The Federal Communication Commission on Thursday officially repealed the landmark Obama-era "net neutrality" rules by publishing the order to the Federal Register, the official journal of U.S. federal government regulations.

The reversal is a hallmark victory for FCC Chairman Ajit Pai, whose tenure has seen him strongly advocate for reduced regulation in lockstep with President Trump.

"It is not the job of the government to pick the winners and losers of the Internet. We should have a level playing field," Pai said on December 14 when the FCC voted along party lines -— three Republicans to two Democrats -— to roll back the "net neutrality" rules imposed in 2015 under President Obama.

Reversal supporters claimed the rules unnecessarily regulate the industry and impede the free market.

Meanwhile, those who support the "net neutrality" rules are more likely to find a resolution in federal court than Congress. In the unlikely event Democrats gain enough support in the House of Representatives within the 60-day deadline to overturn the decision, the president has already expressed support for the repeal and is unlikely to sign any opposing legislation.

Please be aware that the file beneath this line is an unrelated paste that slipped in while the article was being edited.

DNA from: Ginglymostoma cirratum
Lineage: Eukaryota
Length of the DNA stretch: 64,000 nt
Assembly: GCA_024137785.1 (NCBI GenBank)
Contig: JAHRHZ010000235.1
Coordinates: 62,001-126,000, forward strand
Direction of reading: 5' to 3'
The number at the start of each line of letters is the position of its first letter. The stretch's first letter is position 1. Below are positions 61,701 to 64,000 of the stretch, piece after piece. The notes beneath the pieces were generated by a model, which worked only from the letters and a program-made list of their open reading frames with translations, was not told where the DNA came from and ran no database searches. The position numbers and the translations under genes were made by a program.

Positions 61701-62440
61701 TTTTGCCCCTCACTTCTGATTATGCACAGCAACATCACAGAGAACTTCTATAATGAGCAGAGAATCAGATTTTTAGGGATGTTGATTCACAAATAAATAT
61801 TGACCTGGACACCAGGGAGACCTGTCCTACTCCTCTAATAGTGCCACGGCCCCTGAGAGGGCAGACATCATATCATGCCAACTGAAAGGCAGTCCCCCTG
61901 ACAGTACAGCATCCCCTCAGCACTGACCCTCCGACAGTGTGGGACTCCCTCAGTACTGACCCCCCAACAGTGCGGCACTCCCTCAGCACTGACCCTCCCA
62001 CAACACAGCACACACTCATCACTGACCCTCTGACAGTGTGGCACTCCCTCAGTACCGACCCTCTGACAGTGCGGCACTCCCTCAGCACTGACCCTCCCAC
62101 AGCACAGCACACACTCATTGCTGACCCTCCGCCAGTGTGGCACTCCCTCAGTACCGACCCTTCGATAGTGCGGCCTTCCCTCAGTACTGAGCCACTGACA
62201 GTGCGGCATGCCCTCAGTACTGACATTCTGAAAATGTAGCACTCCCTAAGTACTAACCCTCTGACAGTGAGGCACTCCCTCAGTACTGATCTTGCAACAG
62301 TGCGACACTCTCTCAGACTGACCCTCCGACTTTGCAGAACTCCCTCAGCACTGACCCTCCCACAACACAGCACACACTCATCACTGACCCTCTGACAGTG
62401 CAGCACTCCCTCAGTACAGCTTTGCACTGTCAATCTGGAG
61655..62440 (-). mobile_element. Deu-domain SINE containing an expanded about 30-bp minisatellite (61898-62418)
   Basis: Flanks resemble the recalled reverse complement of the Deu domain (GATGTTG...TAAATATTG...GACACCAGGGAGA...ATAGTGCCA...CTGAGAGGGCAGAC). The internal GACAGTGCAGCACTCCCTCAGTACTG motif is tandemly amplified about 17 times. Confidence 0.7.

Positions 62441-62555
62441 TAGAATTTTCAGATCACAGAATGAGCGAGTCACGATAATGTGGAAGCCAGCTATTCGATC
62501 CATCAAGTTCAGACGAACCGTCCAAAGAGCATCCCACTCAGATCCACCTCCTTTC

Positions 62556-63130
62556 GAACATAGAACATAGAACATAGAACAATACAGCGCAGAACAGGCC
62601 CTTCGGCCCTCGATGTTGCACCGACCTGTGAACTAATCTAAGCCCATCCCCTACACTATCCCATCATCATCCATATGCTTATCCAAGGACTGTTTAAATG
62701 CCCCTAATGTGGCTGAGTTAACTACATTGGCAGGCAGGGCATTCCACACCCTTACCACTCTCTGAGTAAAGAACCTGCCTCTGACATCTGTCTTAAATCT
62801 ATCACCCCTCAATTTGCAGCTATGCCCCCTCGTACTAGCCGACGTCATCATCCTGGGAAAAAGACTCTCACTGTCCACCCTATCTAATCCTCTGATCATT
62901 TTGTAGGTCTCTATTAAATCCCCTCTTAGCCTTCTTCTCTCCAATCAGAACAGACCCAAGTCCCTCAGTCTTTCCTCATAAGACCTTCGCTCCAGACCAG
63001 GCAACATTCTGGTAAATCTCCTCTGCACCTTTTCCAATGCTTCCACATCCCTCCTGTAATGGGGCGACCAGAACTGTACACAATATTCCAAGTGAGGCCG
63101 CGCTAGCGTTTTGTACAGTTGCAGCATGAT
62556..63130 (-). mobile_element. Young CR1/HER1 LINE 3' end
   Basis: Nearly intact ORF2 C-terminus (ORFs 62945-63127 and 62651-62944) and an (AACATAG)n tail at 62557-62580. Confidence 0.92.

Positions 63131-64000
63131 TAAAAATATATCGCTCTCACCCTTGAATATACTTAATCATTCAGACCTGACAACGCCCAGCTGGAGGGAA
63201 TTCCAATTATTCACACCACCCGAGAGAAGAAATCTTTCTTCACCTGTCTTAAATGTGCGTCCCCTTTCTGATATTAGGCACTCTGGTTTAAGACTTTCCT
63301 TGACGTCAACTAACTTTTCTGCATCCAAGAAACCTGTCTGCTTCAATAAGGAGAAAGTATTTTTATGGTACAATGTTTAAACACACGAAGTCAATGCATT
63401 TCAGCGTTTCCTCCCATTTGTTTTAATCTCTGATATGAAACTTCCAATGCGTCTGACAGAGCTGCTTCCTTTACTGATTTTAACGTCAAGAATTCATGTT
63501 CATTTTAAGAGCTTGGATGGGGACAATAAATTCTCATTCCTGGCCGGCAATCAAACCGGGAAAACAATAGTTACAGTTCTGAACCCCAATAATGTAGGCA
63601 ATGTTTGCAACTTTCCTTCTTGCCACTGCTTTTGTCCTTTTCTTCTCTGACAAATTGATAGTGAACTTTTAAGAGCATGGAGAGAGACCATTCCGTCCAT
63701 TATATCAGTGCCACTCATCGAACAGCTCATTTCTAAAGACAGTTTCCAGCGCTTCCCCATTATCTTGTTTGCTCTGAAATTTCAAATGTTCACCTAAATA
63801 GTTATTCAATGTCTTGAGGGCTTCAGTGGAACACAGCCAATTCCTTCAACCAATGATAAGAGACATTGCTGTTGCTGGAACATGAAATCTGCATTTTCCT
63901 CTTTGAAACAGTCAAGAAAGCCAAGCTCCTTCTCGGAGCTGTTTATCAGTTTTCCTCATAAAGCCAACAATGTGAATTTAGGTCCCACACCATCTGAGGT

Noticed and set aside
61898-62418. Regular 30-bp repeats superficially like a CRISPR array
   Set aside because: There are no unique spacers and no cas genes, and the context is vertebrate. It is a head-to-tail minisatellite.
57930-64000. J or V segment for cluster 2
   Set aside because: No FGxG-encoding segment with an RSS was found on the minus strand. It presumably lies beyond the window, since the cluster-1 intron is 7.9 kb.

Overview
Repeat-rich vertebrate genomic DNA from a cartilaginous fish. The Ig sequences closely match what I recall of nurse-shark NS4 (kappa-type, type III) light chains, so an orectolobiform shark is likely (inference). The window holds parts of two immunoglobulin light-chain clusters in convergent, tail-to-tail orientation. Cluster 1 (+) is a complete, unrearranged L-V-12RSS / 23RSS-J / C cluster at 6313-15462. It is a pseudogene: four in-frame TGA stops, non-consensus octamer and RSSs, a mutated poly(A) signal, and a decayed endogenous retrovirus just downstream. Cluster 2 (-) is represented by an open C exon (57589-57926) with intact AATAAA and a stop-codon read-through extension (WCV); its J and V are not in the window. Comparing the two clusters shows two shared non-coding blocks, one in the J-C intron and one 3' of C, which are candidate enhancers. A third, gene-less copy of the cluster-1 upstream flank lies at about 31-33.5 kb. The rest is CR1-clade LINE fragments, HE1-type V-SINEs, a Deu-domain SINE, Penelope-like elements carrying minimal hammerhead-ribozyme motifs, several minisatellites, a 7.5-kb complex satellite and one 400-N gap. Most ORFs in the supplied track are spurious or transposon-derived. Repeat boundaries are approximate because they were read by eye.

A coalition of state attorneys general has signaled its intention to sue the FCC and block what they called an "illegal rollback of net neutrality."

The final rule is scheduled to be effective on April 23, but a few amendments require approval from the White House Office of Management and Budget. OMB officials have indicated they will sign off without much delay.

The Office of Management and Budget did not immediately respond to an ABC News request for comment.

A number of prominent technology companies, including Netflix, Amazon, Twitter and Microsoft, have voiced opposition to the reversal.

A spokesperson for Pai did not respond to ABC News' request for comment.